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Best (most invisible) way to speed up a final mix?

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  • Best (most invisible) way to speed up a final mix?

    Okay, so you've got your final mix of your song.

    It's all mixed down into a single stereo WAV.

    But you notice it drags a little in tempo.


    What's the best way to speed up a final mix once it's already been mixed-down? Like, to bump it up about 2 BPM? Sure, you shoulda thought of that much earlier in your creative process, but.....still?


    Any way to do it so the speed-up is invisible to the ear?
    Every paint-stroke takes you farther and farther away from your initial concept. And you have to be thankful for that. Wayne Thiebaud


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  • #3
    What's the best way to speed up a final mix once it's already been mixed-down?


    You buy a "stop second guessing yourself" plug-in and leave it alone.
    Music, thoughts, stuff, and... I guess that's all

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    • #4
      Track Length to Tempo Matching.


      But slow it down. Very likely you played and recorded the music too fast in tempo, and no matter what you do to the tempo, it will be invisible.

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      • #5
        I've used the time-stretching/shrinking utility in Sonar (I'm back on v6) for a few songs and anything that was lost was made up, overall, by bringing up the sluggish tempos. That said, one intro phrase that had made better sense at a slower tempo had an odd feel at the more sprightly tempo. But not enough to make me go back.
        .

        music and social links | recent listening

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        • #6
          Okay, so you've got your final mix of your song.

          It's all mixed down into a single stereo WAV.

          But you notice it drags a little in tempo.


          What's the best way to speed up a final mix once it's already been mixed-down? Like, to bump it up about 2 BPM? Sure, you shoulda thought of that much earlier in your creative process, but.....still?


          Any way to do it so the speed-up is invisible to the ear?


          I can try to speed it up 2bpm for ya if you want.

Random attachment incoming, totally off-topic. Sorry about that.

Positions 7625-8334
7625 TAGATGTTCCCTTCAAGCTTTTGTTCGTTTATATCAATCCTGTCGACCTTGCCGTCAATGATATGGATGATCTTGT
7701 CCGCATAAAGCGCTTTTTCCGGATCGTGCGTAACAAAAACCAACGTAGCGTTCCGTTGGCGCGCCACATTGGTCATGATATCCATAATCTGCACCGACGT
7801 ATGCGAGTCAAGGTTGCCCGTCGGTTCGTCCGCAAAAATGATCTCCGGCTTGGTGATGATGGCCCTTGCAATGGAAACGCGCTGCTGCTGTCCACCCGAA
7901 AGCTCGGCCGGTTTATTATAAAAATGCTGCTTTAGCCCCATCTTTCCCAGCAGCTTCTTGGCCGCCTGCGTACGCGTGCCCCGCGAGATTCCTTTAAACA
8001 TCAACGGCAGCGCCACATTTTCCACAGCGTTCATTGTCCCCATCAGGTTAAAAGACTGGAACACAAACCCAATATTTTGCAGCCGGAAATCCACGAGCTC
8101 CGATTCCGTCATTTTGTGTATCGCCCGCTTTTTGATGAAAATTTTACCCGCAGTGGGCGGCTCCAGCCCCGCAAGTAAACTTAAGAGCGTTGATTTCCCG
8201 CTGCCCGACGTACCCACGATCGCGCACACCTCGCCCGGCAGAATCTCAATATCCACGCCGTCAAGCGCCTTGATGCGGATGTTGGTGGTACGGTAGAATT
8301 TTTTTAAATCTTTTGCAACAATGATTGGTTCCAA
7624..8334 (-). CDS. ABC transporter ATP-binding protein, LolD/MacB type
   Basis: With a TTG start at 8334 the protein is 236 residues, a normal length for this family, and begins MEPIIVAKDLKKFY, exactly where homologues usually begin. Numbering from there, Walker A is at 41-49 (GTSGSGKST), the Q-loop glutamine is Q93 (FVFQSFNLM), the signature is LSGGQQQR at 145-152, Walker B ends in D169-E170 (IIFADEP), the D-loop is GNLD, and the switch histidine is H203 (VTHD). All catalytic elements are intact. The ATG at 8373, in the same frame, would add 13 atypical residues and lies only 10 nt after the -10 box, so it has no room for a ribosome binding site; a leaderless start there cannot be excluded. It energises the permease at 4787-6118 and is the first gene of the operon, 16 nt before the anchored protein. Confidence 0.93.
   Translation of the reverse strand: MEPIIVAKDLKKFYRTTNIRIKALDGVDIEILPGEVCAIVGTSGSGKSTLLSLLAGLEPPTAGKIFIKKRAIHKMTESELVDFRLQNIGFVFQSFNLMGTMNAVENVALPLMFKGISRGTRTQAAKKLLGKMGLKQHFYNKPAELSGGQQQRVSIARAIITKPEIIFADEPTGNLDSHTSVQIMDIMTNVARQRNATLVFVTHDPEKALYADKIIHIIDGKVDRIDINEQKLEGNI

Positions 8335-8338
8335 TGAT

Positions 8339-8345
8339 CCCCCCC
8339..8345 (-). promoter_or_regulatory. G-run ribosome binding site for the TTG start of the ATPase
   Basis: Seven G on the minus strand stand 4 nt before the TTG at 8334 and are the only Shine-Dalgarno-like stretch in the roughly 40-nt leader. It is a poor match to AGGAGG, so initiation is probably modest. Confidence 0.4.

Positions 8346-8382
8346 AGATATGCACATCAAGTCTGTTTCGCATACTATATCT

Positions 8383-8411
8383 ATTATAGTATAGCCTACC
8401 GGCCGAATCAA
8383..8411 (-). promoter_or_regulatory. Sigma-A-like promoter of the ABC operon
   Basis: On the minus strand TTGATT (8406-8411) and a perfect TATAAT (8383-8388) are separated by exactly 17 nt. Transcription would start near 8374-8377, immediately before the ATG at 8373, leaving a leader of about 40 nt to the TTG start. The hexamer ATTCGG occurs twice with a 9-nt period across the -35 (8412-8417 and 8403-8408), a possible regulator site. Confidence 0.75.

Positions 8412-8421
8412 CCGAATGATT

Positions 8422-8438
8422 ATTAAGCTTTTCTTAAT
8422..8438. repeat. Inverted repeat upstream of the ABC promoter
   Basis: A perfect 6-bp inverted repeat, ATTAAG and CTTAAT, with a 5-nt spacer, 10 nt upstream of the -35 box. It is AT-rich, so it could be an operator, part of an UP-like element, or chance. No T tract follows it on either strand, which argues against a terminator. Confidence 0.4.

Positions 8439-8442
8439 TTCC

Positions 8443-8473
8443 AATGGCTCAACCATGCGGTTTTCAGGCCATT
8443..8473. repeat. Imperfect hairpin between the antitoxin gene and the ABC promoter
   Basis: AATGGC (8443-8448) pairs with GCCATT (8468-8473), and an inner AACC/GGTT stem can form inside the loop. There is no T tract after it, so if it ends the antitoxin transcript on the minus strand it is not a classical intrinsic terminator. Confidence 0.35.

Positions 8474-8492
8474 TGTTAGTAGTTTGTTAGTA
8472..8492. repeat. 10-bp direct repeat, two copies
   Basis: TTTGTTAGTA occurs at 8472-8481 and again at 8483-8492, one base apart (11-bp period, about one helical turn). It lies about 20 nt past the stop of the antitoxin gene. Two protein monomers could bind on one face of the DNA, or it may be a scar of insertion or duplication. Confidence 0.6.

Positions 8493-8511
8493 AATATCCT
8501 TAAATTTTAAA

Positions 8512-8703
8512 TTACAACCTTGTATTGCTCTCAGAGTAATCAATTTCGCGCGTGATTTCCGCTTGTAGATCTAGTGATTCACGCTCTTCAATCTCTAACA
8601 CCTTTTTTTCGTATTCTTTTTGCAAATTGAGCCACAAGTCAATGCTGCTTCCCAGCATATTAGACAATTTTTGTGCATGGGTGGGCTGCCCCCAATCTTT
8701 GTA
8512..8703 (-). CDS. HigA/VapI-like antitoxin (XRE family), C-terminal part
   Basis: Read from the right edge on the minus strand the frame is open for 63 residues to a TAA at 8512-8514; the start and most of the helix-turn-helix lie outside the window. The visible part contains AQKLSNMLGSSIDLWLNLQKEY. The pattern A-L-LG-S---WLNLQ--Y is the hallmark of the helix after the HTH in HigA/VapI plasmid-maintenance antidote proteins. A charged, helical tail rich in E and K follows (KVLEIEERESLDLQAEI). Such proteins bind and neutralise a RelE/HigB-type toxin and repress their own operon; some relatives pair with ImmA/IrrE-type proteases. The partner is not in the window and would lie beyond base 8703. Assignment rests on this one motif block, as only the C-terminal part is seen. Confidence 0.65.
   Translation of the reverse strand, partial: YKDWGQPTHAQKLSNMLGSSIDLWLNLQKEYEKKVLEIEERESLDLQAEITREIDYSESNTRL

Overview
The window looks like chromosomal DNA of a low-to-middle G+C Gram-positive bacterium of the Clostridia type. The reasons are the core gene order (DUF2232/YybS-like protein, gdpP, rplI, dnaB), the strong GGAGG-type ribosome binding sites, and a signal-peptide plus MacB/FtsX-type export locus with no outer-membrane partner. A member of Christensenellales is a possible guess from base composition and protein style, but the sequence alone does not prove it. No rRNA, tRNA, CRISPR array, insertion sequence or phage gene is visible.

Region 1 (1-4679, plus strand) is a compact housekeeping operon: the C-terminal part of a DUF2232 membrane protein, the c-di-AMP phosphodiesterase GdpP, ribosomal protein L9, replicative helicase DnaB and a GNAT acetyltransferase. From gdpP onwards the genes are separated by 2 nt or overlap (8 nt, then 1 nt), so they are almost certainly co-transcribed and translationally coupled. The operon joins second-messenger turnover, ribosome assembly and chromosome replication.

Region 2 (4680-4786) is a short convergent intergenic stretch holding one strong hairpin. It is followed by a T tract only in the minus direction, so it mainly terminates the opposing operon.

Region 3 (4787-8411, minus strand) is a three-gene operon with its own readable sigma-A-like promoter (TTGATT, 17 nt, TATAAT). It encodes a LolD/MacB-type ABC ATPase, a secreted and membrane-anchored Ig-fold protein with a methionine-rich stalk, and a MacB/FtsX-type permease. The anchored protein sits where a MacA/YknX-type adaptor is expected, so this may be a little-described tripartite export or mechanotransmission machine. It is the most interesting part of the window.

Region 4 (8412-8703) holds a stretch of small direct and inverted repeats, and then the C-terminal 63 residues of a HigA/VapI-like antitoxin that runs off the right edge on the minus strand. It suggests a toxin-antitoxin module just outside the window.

Don't Eat The Yellow Snow. Don't Eat The Yellow Snow.

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          • #7
            This probably won't help you, but my soundcard (Yamaha DS2416) has a variable speed. So I set the speed higher, send it out to the 2 track tape, and then record it back in. Or I can send it out digitally to another computer's digital in, then bring it back. The key here is the variable speed playback on the soundcard.

            Like I said - it probably won't help you... :-)
            Calfee Jones

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            • #8
              You buy a "stop second guessing yourself" plug-in and leave it alone.


              Do you have a link to one of these plug-ins that you would recommend? Any idea on system requirements or price?
              Security Officers have been trained to not touch the service monkey

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              • #9
                I have used the time stretching in editor programs like Cool edit and wave lab. I have it in sonar too. In all cases, I dont suggest stretching unless absolutely nessasary and dont tweak the speed a whole lot, and be sure to use the highest quality setting if its an option. Even then It can make a really good mix sound a bit glitchey. Ive had instances where I had to speed the music up because the players were playing great, but they were stuck in a slow time warp for a song. It can fix a CD of music up if theres one obvious dragger happening that cant be hidden by strategic placement in the CD song order. Otherwise its a tradeoff weather you can deal with the reduced quality vs the slower tempo.

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                • #10
                  Do you have a link to one of these plug-ins that you would recommend? Any idea on system requirements or price?

                  If you have to ask...




                  .

                  music and social links | recent listening

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                  • #11
                    Serato Pitch 'n' Time sounded the best to me back when I was doing stuff like that, but that was years ago now. They have a free demo that works in Logic but I don't know how it's crippled. There is a lot of variability in the quality you will get from product to product... thats' what I remember anyhow.
                    Silk City Music Factory: A Connecticut Recording Studio

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                    • #12
                      I have used Prosoniq Time Factory - it's now available in version 2 which I assume is even better. V1 you couldn't hear it.

                      http://www.prosoniq.com/editing-products/timefactory-2/
                      Recording Studio Design Forum
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                      • #13
                        Do you have stems of your mix? If so, you may want to try whatever time plugin on each stem, then export the composite mix at the new tempo. This may sound better than taking the stereo mix and manipulating it. This would require that the plugin is of high quality and isn't going to distort the timing relationship between individual stems.
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